Elizabeth A Stewart. MD, et al. Uterine fibroids (leiomyomas): Epidemiology, clinical features, diagnosis, and natural history. Post TW, ed. UpToDate. Waltham, MA: UpToDate Inc. https://www.uptodate.com
Uterine leiomyomas (also referred to as fibroids or myomas) are the most common pelvic tumor in females [1,2]. They are noncancerous monoclonal tumors arising from the smooth muscle cells and fibroblasts of the myometrium. They arise in reproductive-age females and, when symptomatic, typically present with symptoms of abnormal uterine bleeding and/or pelvic pain/pressure. Uterine fibroids may also have reproductive effects (eg, infertility, adverse pregnancy outcomes).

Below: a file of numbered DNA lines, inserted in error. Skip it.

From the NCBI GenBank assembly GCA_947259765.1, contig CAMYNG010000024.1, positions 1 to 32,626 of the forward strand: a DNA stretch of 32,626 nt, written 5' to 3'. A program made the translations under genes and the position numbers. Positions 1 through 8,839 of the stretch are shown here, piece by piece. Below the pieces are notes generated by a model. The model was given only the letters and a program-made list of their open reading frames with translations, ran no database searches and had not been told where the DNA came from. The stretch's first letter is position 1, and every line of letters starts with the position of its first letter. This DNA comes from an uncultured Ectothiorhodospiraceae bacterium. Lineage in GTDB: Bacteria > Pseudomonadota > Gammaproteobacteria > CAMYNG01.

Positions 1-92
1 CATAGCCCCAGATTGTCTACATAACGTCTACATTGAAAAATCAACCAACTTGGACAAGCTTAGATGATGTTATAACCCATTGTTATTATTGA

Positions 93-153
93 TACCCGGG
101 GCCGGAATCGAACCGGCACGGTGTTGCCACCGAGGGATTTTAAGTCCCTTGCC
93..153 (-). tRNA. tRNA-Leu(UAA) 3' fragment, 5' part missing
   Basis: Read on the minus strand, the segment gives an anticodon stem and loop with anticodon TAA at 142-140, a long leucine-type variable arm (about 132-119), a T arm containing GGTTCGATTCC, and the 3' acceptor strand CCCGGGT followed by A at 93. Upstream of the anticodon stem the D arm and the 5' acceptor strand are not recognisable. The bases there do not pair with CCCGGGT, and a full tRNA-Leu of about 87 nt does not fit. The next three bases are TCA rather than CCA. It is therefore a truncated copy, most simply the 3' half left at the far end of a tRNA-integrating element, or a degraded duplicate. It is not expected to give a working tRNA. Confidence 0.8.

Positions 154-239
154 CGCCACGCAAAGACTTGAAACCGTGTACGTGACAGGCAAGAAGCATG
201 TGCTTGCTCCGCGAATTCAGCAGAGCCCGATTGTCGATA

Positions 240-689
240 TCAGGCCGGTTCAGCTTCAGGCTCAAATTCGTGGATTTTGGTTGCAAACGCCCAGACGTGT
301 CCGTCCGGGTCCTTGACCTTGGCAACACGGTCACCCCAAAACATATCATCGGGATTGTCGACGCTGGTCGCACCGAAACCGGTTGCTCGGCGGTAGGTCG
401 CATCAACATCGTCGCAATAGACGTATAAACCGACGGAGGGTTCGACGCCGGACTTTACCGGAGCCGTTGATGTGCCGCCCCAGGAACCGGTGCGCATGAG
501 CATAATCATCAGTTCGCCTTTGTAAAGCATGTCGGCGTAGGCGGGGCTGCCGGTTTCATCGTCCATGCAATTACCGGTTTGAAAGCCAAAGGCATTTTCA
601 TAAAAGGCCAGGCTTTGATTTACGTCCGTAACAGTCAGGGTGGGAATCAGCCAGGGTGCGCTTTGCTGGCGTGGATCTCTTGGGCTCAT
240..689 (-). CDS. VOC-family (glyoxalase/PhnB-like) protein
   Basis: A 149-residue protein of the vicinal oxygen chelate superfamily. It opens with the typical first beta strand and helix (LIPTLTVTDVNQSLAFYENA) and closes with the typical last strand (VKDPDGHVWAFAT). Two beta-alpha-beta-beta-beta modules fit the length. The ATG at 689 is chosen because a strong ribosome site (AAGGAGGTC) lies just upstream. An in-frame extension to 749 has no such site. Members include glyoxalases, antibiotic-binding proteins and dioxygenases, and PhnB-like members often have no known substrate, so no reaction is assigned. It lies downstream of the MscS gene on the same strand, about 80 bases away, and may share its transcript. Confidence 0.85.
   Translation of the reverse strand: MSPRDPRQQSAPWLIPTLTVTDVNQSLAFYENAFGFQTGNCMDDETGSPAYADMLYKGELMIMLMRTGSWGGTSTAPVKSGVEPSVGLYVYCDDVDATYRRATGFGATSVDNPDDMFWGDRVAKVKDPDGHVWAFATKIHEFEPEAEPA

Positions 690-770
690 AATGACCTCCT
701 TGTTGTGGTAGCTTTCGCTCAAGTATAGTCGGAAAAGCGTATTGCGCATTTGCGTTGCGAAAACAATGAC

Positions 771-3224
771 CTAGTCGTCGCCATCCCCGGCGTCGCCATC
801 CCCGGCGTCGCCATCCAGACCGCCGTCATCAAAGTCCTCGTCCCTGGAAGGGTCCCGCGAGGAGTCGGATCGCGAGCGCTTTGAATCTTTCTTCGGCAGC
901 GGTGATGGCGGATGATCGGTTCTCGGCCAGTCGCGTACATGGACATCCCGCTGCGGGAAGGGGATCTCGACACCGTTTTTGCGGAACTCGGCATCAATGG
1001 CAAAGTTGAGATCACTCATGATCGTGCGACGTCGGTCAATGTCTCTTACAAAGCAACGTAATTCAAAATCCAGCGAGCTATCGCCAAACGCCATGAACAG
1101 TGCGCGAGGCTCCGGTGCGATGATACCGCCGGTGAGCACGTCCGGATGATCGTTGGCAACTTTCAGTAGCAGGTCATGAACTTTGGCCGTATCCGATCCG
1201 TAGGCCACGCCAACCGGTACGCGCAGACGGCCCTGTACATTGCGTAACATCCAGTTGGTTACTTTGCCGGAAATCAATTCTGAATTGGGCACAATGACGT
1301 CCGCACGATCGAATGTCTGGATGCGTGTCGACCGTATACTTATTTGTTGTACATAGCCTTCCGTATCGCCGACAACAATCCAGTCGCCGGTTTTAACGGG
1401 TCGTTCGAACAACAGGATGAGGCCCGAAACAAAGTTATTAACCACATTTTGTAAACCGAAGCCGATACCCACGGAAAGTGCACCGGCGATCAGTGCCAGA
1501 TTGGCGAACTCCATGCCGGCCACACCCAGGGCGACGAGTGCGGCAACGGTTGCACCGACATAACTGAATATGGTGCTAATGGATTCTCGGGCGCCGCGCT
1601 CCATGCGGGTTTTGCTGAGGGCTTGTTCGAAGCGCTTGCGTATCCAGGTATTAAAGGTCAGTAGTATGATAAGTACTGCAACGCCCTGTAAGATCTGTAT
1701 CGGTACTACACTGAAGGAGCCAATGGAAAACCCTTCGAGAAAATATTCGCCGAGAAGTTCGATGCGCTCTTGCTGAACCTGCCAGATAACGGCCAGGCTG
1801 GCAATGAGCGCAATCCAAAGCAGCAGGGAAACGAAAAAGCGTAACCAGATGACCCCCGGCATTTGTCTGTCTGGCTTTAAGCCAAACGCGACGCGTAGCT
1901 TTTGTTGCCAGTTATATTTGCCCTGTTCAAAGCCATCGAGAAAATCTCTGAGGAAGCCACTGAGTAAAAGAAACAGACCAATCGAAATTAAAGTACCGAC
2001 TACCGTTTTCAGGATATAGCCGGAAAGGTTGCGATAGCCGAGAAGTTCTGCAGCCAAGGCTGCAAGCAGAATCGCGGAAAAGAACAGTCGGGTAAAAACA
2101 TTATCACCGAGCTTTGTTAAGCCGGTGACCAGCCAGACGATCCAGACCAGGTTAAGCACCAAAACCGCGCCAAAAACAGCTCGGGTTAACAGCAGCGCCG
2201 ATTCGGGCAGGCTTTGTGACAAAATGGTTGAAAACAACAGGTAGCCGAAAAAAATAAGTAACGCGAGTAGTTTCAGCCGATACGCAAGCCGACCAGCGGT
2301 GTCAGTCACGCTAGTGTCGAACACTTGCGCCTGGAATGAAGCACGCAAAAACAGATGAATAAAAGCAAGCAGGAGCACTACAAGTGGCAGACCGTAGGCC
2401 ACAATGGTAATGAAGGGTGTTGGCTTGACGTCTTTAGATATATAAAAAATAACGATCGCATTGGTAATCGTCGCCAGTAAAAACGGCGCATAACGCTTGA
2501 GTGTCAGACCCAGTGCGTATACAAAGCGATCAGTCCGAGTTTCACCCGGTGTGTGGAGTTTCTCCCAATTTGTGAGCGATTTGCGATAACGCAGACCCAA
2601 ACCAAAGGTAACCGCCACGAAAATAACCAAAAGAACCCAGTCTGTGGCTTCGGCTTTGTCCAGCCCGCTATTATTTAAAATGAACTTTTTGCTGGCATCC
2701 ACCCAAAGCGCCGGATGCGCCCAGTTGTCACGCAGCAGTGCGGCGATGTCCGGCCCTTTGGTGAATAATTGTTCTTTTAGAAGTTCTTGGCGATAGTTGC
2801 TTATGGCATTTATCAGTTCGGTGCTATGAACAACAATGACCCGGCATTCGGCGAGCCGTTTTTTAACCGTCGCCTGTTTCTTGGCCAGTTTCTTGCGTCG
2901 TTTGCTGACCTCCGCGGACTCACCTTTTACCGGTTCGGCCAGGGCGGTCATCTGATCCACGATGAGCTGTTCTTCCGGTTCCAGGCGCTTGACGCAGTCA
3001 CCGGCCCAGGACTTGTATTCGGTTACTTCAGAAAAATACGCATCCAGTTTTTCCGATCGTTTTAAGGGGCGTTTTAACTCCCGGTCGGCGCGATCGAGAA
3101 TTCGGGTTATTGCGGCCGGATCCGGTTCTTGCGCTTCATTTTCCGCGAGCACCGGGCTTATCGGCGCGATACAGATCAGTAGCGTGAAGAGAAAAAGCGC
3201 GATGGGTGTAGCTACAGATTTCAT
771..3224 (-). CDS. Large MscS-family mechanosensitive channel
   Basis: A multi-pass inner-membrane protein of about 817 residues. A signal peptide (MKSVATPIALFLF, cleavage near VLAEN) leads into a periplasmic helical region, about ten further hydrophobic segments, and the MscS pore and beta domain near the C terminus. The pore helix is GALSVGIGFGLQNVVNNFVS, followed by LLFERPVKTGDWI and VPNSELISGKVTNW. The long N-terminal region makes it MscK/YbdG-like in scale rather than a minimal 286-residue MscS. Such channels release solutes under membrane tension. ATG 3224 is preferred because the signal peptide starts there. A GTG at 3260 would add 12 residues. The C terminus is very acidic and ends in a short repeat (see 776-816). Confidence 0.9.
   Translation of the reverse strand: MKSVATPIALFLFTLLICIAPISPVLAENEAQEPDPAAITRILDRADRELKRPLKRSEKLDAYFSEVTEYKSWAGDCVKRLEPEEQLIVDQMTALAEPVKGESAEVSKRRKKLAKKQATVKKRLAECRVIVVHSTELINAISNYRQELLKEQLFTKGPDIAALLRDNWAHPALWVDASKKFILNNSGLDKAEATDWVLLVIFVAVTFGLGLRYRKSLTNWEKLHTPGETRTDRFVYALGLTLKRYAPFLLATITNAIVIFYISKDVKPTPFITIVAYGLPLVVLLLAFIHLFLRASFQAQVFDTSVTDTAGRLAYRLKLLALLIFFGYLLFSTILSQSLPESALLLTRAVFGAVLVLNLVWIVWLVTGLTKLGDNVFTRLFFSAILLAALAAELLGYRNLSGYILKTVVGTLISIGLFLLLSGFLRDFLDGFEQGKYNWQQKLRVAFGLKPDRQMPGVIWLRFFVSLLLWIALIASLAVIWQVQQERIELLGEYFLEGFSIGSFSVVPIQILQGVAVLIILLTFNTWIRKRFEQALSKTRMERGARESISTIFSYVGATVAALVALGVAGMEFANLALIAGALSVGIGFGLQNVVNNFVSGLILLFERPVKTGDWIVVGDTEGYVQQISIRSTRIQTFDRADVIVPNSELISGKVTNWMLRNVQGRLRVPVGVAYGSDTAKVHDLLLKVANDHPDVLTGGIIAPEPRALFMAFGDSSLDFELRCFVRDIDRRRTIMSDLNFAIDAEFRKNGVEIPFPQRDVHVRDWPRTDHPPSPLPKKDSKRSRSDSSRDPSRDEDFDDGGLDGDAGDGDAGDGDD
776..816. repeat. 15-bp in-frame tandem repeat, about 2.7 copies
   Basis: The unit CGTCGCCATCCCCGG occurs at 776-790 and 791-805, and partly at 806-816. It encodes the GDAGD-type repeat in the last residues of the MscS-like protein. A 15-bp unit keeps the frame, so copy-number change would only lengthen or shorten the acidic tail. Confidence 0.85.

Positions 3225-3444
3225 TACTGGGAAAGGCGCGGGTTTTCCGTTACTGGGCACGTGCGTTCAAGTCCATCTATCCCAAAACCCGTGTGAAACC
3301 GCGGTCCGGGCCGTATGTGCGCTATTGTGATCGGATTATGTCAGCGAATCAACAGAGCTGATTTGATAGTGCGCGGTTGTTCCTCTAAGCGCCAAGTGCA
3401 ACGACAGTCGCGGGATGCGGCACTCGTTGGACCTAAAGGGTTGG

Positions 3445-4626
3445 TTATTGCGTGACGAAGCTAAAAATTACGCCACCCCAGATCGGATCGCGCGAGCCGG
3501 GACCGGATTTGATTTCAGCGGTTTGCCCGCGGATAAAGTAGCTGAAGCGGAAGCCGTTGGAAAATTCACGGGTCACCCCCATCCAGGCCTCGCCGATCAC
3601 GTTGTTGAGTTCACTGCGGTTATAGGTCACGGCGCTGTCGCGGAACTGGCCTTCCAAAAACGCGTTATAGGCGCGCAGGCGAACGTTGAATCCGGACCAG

The epidemiology, diagnosis, and natural history of uterine leiomyomas are reviewed here. Leiomyoma histology and pathogenesis, management of uterine leiomyomas, differentiating leiomyomas from uterine sarcomas, and leiomyoma variants are discussed separately. (See “Uterine fibroids (leiomyomas): Treatment overview” and “Uterine fibroids (leiomyomas): Histology and pathogenesis” and “Uterine fibroids (leiomyomas): Differentiating fibroids from uterine sarcomas” and “Uterine fibroids (leiomyomas): Variants and smooth muscle tumors of uncertain malignant potential”.)
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